The Swimmer | Chicago Reader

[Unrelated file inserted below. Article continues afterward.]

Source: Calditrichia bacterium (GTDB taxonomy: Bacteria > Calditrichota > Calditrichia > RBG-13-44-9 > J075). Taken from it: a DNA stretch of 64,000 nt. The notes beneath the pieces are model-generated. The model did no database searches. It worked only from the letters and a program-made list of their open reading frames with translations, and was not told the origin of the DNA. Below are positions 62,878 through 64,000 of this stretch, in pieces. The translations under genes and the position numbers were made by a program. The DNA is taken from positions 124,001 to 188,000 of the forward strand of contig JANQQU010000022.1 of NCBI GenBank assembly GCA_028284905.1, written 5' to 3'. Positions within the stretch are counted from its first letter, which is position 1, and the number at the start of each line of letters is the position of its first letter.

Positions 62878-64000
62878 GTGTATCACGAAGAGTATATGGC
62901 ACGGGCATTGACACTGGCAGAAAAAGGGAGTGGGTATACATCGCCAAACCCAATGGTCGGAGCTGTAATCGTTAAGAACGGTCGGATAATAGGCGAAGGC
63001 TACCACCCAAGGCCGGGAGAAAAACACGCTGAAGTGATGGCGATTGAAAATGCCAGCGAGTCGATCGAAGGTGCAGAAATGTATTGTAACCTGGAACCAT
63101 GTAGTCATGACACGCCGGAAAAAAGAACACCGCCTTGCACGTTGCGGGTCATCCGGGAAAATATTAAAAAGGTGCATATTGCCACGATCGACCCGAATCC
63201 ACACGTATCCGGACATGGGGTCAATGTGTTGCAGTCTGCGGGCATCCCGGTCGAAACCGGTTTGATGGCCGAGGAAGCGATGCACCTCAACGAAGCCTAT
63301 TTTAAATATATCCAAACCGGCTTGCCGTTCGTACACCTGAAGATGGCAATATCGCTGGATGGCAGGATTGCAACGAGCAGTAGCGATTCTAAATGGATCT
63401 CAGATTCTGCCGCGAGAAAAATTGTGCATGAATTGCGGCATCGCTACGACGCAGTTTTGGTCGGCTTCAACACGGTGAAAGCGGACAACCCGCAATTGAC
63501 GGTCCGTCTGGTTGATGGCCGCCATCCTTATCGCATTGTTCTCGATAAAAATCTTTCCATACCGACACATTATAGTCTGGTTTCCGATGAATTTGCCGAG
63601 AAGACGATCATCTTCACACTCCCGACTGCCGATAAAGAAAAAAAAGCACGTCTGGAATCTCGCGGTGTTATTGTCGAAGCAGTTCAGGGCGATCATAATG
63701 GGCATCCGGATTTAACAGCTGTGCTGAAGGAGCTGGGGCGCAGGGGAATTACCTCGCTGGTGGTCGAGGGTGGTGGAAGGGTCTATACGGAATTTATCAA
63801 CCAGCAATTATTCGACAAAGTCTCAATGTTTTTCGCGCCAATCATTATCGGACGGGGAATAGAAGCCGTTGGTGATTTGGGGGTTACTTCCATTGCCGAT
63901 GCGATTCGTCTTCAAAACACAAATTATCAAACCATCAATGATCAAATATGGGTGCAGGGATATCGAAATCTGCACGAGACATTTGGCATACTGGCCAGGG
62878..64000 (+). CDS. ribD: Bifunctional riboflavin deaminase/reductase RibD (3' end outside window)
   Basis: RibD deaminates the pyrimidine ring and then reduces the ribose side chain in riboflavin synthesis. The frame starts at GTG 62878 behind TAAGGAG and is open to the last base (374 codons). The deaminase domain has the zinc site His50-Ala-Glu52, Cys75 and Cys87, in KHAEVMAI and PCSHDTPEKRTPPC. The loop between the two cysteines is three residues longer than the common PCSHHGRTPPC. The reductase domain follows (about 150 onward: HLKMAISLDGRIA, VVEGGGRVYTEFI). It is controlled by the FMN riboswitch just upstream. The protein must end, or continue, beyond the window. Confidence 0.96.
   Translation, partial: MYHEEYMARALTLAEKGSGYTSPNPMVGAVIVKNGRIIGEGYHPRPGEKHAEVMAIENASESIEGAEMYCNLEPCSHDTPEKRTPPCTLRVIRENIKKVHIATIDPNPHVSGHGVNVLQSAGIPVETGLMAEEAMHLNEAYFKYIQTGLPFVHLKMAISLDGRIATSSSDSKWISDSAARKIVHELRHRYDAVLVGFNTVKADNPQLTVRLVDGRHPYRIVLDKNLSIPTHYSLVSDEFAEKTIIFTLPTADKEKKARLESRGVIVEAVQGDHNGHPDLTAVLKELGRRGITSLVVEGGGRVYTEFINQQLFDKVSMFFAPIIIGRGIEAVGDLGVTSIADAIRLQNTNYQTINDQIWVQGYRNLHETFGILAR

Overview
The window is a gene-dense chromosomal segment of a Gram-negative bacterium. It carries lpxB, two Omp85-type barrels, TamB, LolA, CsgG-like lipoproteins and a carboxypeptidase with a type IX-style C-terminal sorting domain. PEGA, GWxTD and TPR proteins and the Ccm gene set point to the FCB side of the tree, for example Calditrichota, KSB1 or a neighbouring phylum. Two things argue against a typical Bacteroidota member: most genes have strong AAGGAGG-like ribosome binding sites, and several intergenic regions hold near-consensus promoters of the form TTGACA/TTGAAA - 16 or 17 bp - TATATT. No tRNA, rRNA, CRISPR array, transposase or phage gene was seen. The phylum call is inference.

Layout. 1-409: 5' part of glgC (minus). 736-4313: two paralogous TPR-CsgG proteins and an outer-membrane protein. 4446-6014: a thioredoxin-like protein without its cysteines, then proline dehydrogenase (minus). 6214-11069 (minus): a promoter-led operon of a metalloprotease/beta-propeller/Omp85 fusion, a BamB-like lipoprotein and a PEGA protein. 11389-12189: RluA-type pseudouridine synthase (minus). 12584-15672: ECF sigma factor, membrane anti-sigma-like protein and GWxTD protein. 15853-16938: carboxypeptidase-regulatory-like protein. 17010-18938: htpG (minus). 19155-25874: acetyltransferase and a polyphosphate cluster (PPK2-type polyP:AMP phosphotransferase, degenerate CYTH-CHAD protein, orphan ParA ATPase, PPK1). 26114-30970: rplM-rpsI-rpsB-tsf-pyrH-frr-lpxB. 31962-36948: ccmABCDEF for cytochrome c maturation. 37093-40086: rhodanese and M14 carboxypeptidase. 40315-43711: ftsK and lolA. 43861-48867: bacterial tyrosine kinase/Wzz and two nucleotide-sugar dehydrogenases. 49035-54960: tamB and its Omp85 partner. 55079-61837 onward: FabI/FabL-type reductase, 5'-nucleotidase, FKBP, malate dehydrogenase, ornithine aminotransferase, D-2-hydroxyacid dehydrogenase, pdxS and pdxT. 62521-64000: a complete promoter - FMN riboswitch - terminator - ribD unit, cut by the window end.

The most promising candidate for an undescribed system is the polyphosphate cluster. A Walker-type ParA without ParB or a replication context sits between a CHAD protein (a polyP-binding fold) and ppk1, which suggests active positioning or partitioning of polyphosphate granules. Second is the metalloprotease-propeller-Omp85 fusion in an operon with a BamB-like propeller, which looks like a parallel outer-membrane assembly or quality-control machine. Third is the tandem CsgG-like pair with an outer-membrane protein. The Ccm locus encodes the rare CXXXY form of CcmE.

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In the USSR, Georgian filmmaking is famous for adventurous cinema that also has wide and international audience appeal. The relatively permissive Georgian studio has long been a resort of filmmakers from throughout the Soviet Union, but native Georgians have produced some of its most exciting work, among them the veteran director Irakli Quiricadze. This bold allegory about three generations of Georgians (made in 1981 but only released last year) is told through the vehicle of successive attempts to complete an awesome challenge in long-distance swimming. The challenge—faced differently by the men of each generation—becomes a metaphor for the political and social challenges of the day. Its symbolic references and the different periods of the film are evoked with a heady collection of cinematic tricks, including tinting of footage, speeding up sound and image, and surrealistic fancy. Quiricadze seems to be practicing a Soviet magical realism.

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